• http://www.heatherbraum.info/ Heather Braum

    I've tried to use the Kindle. But as an avid iPhone user, I kept wanting to touch the screen and gave up on it immediately. But to have a device that's basically a large iPhone, and more? I'm there. I already use my iPhone as much more than a smart phone; I write emails on it, I read on it all the time; I watch movies on it. I don't use a computer as much as I used to because I can consume a lot of the media on my iPhone. And now with the chance to do it on a bigger screen, I'm there!

    As a librarian and techie, the possibilities are endless. We use logmein on a lot of our libraries' computers; it works well enough on the iPhone, but would be awesome on the iPad. I want one now, but I've heard that one will come out later in the year with video added on.

  • Luis E. Méndez

    I think the ipad is game changer because it brings new stuff into the game. Out of the box you have a better screen that the kindle or the Nok, you can get a better experience browsing the web, reading your mail, creating events on the calendar and when you are tired of all that you can play a movie or play pebbles or connect 4. Plus don't forget you will get access to your documents via dropbox app or many of the file syncing apps, edit your documents with iwork(way better than office). Also there is a wordpress app this tablet its going to be a hit with bloggers that does not want to carry their laptop. Also with people that are going to give keynote presentation, plug in direct to the projector and you are set. Just give it time and you will see that you will want one.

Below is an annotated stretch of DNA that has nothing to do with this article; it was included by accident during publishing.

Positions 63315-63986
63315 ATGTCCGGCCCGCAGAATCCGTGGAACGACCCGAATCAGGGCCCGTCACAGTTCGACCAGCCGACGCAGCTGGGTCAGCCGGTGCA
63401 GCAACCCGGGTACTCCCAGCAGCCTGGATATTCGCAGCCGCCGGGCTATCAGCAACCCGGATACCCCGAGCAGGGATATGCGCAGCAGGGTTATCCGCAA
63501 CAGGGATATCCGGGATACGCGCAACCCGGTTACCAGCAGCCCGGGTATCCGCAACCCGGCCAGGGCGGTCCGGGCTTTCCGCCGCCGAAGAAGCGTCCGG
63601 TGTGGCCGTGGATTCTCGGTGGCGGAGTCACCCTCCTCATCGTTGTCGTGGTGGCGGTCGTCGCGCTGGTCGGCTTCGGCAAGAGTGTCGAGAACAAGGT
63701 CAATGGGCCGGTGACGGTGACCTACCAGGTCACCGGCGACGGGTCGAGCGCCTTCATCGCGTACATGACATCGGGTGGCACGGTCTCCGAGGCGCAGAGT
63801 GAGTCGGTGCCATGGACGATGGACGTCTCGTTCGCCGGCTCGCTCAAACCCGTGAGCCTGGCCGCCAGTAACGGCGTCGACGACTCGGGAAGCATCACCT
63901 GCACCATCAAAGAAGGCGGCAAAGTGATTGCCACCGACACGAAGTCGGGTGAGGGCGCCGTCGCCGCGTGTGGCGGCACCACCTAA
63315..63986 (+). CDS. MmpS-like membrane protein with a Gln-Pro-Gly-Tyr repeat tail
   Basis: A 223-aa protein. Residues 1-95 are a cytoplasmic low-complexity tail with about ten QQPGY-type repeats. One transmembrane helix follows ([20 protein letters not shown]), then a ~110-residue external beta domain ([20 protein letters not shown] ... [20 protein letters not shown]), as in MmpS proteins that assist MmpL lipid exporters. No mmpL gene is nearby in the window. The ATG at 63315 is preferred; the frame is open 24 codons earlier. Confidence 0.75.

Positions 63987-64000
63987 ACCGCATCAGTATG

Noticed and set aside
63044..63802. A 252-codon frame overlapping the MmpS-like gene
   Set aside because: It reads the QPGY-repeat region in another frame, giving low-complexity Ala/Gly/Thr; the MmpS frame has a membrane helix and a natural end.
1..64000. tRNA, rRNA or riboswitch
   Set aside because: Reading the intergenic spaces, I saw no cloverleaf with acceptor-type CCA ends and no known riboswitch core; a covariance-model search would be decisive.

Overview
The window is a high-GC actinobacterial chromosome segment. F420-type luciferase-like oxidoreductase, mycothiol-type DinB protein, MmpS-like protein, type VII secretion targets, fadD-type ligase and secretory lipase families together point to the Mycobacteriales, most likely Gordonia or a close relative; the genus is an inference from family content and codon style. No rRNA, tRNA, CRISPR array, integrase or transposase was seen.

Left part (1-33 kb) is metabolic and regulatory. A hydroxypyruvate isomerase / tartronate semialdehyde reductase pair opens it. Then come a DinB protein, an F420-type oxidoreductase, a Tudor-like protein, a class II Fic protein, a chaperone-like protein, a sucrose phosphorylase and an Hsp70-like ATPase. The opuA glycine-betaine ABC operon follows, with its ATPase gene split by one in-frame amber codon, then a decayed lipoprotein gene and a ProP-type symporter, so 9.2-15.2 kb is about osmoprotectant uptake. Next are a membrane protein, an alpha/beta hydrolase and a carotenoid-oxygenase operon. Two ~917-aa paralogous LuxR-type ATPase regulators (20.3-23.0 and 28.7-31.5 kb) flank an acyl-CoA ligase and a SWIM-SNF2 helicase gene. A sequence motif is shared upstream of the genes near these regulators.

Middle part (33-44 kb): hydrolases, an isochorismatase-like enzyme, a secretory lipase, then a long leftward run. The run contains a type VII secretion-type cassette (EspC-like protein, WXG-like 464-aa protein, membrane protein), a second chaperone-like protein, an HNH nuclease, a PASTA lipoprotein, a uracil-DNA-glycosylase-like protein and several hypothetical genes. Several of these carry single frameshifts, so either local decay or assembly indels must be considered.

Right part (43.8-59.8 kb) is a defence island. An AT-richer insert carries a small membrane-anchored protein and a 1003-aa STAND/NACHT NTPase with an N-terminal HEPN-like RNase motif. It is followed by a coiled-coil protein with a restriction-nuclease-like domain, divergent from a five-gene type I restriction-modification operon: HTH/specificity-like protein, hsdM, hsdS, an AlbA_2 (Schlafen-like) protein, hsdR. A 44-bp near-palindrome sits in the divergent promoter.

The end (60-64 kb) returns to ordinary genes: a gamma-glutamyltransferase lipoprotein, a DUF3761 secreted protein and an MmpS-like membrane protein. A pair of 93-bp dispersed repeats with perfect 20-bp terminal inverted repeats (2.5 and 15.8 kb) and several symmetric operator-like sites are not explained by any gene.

• http://www.jmckewan.com/ Jaclyn McKewan

    For reading books I would still prefer an ebook reader. If I want to do web surfing, email, etc. I prefer to do it with a keyboard, so I have a 12-inch laptop for that. (Used to have a netbook but preferred a slightly larger screen.)

    For me, the benefit of an ebook reader is the e-ink. It makes it much easier on the eyes to view a long document, or read a whole book, as opposed to looking at a bright screen. I may also be a little biased because I have suffered from insomnia in the past, and was able to sleep a lot better after taking my doctor's advice – get off the computer and tv close to bedtime and read a book instead. The reasoning (which I've since read elsewhere) is that for some people, the light from a tv or computer can provide too much stimulation close to bedtime, and these people (such as me) are better off just reading a book. Reading a book on an iPad (or even my laptop) would defeat the purpose, so it isn't an option. So for me personally, I still prefer an ebook reader because it lets me read web documents or books when I'm relaxing in the evening.

  • IreneVan

    What would change the game is if Apple upped its corporate philanthropy and donated ipads directly to public libraries. I can see ipads making computing more accessible for patrons with a range of needs and abilities.

  • Melissa

    I'm thinking this could be a great device for my 77-year-old mom!!! Her computer is ancient and we finally cancelled her AOL dial-up. I was thinking about tracking down one of those phones which you can use to receive e-mail, but I think this would do everything she needs. Think of the options for all kinds of seniors….

  • http://www.davidleeking.com davidleeking

    Good point! It certainly does have potential there. I've wondered if
    Apple has purposely targeted people who don't have laptops, but are on
    the go a bit – this thing would work well for that large group.

    David

  • technolibrary

    Check out Jeff Utecht's perspective on the Thinking Stick Blog. I'm sort of in between the two of you on my views so far!

  • http://www.davidleeking.com davidleeking

    And a link to an article that agrees with you, from TechCrunch

  • Melissa